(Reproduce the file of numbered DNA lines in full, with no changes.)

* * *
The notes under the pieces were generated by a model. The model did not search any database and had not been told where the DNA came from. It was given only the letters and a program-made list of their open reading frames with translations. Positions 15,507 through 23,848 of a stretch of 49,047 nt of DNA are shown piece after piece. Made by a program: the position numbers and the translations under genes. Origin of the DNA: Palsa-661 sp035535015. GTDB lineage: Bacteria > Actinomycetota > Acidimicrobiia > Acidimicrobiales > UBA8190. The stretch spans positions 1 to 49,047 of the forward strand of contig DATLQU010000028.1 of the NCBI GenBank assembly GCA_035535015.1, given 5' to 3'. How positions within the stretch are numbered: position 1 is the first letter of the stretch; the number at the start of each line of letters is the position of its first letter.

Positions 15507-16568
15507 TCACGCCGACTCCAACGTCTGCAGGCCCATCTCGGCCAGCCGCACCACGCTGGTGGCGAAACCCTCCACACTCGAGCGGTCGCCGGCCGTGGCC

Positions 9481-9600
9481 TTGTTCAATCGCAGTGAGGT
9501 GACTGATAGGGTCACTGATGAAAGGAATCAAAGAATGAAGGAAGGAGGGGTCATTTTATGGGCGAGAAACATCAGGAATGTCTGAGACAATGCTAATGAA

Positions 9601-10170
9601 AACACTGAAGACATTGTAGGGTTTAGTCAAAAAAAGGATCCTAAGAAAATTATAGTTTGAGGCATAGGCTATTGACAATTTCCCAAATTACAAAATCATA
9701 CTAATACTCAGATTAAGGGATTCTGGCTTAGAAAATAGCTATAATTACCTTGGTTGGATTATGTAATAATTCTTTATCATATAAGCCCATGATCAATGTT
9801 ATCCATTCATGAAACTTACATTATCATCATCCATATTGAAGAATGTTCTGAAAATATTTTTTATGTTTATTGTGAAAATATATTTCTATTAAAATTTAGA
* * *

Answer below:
The notes under the pieces were generated by a model. The model did not search any database and had not been told where the DNA came from. It was given only the letters and a program-made list of their open reading frames with translations. Positions 15,507 through 23,848 of a stretch of 49,047 nt of DNA are shown piece after piece. Made by a program: the position numbers and the translations under genes. Origin of the DNA: Palsa-661 sp035535015. GTDB lineage: Bacteria > Actinomycetota > Acidimicrobiia > Acidimicrobiales > UBA8190. The stretch spans positions 1 to 49,047 of the forward strand of contig DATLQU010000028.1 of the NCBI GenBank assembly GCA_035535015.1, given 5' to 3'. How positions within the stretch are numbered: position 1 is the first letter of the stretch; the number at the start of each line of letters is the position of its first letter.

Positions 15507-16568
15507 TCACGCCGACTCCAACGTCTGCAGGCCCATCTCGGCCAGCCGCACCACGCTGGTGGCGAAACCCTCCACACTCGAGCGGTCGCCGGCCGTGGCC

Positions 9481-9600
9481 TTGTTCAATCGCAGTGAGGT
9501 GACTGATAGGGTCACTGATGAAAGGAATCAAAGAATGAAGGAAGGAGGGGTCATTTTATGGGCGAGAAACATCAGGAATGTCTGAGACAATGCTAATGAA

Positions 9601-10170
9601 AACACTGAAGACATTGTAGGGTTTAGTCAAAAAAAGGATCCTAAGAAAATTATAGTTTGAGGCATAGGCTATTGACAATTTCCCAAATTACAAAATCATA
9701 CTAATACTCAGATTAAGGGATTCTGGCTTAGAAAATAGCTATAATTACCTTGGTTGGATTATGTAATAATTCTTTATCATATAAGCCCATGATCAATGTT
9801 ATCCATTCATGAAACTTACATTATCATCATCCATATTGAAGAATGTTCTGAAAATATTTTTTATGTTTATTGTGAAAATATATTTCTATTAAAATTTAGA